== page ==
The Widener Library at Harvard University in Cambridge

Cities Less Traveled: A First-time Tourist’s Historic Guide to Cambridge, Massachusetts

If Boston is Massachusetts’ big, bold, boisterous son, Cambridge is its hip, intellectual, slightly more aloof brother. As New England cities go, Cambridge doesn’t garner the same travel coverage as Boston or even Providence, Rhode Island for that matter. But it should and here are five must-see experiences to illustrate why.

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The Widener Library at Harvard University in Cambridge
The Widener Library at Harvard University © Will Hart

#1: Tour Harvard University

As the world’s most prestigious secondary school, Harvard University is virtually synonymous with Cambridge. From countless world leaders and six U.S. presidents, the school’s list of alumni reads like a “Who’s Who” of modern history’s most influential figures. The sprawling campus boasts scores of historic buildings, libraries, and sculptures, including: Massachusetts Hall, once home to John Hancock and John Adams; Memorial Hall which commemorates the university’s slain Civil War soldiers; and Daniel Chester French’s statue of John Harvard (insider hint: it’s not actually of John Harvard). Allow at least one full day to explore the Harvard campus and surrounding area.

#2: Stroll Harvard Square

Just steps from Harvard University, historic Harvard Square is Cambridge’s oldest, most vibrant neighborhood. Any hour of the day, the street is awash in artists, street performers, musicians, and buskers. Tourists can wile away the better part of a day in its mix of bohemian bookstores, eclectic coffee shops, bookstores, bars, and restaurants.

The area is also home to some of the city’s and the country’s oldest streets dating back to the 1600s, such as Winthrop Street and Brattle Street (a.k.a. Tory Row). The nearby Longfellow National Historic Site once served as the headquarters of George Washington and was also home to Henry Wadsworth Longfellow.

#3: Walk the African American Heritage Trail

As one of the country’s oldest cities, Cambridge boasts one of its oldest African American communities as well. Guided and self-guided walking tours explore the twenty markers which line the city’s African American Heritage Trail. Each pays homage to one of America’s most influential African American educators, writers, abolitionists, office holders, and more, dating back as far as 1840.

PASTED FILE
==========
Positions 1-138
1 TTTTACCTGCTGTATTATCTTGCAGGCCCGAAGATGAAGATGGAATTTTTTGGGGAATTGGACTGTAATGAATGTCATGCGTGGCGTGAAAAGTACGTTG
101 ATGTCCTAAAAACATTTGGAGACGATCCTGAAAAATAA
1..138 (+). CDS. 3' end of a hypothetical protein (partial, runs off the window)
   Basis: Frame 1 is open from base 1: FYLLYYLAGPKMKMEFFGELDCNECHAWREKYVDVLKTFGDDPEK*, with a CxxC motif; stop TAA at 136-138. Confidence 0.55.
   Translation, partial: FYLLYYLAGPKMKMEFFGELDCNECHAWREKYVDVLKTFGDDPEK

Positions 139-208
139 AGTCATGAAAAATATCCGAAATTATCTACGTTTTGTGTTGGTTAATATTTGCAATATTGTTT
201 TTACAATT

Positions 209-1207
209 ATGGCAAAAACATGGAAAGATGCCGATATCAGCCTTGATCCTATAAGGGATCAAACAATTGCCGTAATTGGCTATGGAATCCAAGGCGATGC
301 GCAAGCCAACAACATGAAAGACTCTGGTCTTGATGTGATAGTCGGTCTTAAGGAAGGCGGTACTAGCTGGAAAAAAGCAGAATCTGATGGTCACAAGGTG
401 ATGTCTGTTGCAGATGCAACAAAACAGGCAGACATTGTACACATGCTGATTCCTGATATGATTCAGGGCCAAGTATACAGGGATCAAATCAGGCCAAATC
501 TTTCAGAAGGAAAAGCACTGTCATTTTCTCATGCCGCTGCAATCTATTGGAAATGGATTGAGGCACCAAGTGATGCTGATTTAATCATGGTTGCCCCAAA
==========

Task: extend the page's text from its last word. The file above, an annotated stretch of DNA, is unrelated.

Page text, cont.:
The Great Dome and Killian Court at MIT in Cambridge
The Great Dome and Killian Court at MIT, Cambridge © Justin Jensen

#4: Witness the Architecture of MIT

Massachusetts Institute of Technology is perhaps the most distinguished technology school in the world, and a tour of its historic campus is well worth the experience. The architecture alone is stunning and includes the Dreyfus, Weisner, and Landau Buildings designed by I.M. Pei, Frank Gehry’s Stata Center, and the Kresge Auditorium and MIT Chapel, both designed by Eero Saarinen.

#5: Explore the Charles River

As perhaps the most beautiful urban waterway in the country, there’s no better way to see Cambridge than via the Charles River. Whether biked, jogged, or walked, it’s the ideal means to explore and fully appreciate the city’s architecture, history, natural beauty, and modern day pulse. For a real, on the water experience, rent a canoe or kayak and paddle the river’s relaxing, 9-mile route through the city.

For tourists visiting Massachusetts, it’s worth noting that Boston isn’t the state’s only destination city. The history, beauty, architecture, must-see experiences, and cheap hotel options in Cambridge rival those of anywhere in New England.

Founding Editor
  1. I love Cambridge. I’m from Boston and practically grew up on the Charles River, rowing from 8th through 12th grade in high school. I miss it so much! Also Harvard Square is a gem but I’d also add in Central Square. It’s definitely a cool place for local live music shows, ethnic restaurants, etc. and a lot less crowded than Harvard Square.

  2. I’ve been meaning to visit that area, especially because there are some cool research groups at Harvard. Just FYI, I think secondary school refers to high school level, not college level.

    1. It’s a great place! Not exactly “off the beaten path”, but I do find it less touristy and more “quintessential New England city” than Boston.

      Good catch on the “secondary school” bit – I think you’re right.


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